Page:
Folk beliefs, otherwise known as "superstitious beliefs", form part of a people's value system and culture. They basically reflect the customs, traditions, and mores of a group, which may be based on religious beliefs, opinions, old or popular practices.  They also tell of how a people view the unknown and the means to appease the gods that control the future.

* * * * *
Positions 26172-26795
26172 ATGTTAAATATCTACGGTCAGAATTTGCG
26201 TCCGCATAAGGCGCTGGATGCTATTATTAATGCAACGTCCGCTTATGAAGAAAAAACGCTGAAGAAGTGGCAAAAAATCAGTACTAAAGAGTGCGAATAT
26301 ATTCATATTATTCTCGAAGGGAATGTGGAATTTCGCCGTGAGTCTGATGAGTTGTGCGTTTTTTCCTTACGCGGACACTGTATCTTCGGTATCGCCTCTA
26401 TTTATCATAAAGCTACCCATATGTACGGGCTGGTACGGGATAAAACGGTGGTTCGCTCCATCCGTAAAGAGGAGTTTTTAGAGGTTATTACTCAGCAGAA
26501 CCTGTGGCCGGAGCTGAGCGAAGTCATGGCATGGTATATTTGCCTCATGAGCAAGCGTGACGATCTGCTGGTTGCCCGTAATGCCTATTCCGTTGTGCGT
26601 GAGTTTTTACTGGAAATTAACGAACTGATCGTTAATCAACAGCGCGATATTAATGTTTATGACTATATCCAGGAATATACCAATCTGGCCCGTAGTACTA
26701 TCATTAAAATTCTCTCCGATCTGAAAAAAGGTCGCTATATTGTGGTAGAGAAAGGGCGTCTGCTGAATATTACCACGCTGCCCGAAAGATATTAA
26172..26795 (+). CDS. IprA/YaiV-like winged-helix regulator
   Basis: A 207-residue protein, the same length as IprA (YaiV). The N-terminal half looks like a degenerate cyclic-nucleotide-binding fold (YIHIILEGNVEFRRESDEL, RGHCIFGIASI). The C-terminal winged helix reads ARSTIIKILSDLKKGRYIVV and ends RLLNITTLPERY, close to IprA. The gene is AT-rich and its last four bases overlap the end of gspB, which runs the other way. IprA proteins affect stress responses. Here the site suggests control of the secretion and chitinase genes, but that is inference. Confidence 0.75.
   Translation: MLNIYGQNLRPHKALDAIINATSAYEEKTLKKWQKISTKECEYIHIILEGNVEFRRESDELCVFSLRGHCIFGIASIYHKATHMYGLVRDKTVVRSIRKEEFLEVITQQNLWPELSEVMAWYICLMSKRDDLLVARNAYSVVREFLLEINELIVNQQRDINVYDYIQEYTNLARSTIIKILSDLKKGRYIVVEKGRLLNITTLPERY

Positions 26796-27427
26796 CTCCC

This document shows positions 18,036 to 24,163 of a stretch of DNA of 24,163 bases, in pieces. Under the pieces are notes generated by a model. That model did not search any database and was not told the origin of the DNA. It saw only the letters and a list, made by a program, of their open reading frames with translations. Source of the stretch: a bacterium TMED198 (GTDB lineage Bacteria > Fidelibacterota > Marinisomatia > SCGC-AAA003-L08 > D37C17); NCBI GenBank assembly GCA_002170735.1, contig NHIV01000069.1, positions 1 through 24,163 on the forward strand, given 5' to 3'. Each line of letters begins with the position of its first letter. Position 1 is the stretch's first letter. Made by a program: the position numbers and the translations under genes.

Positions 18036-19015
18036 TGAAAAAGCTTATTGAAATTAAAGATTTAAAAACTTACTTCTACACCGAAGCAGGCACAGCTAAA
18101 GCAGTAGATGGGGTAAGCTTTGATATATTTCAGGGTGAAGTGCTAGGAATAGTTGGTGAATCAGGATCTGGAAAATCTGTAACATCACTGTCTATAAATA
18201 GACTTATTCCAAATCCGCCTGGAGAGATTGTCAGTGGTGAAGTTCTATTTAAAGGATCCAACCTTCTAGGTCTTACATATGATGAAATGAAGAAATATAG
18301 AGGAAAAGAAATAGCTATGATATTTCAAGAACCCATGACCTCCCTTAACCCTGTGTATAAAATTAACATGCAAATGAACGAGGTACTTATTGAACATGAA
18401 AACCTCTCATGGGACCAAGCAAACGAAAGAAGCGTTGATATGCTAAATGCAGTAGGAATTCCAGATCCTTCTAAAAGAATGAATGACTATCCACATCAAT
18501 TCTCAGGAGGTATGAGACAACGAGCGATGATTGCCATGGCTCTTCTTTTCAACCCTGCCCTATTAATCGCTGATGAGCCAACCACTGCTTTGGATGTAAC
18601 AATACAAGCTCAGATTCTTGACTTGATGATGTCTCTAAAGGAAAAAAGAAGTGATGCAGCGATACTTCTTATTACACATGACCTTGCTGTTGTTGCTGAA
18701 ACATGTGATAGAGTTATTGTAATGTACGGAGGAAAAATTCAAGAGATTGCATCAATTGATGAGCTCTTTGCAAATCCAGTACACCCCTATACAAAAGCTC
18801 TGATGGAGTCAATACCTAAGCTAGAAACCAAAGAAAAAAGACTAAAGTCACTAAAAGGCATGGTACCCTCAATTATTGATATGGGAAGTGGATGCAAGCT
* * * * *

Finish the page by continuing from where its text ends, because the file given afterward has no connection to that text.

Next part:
Filipinos have a number of folk beliefs about life, family, luck, wealth, etc..  The Tagalog terms for folk beliefs and superstitions are: paniniwala (beliefs), kasabihan ng mga matatanda (what the old people say),  and pamahiin (superstitions).  The collection of folk beliefs on this page are written in Tagalog/Filipino, with appropriate translations in English.   The primary source of this collection is Neni Sta. Romana-Cruz's Don't Take A Bath on a Friday: Philippine Superstitions and Folk Beliefs. Manila: Tahanan Books, 1996.  Click on the contents link on the left to access the collection of Filipino folk beliefs.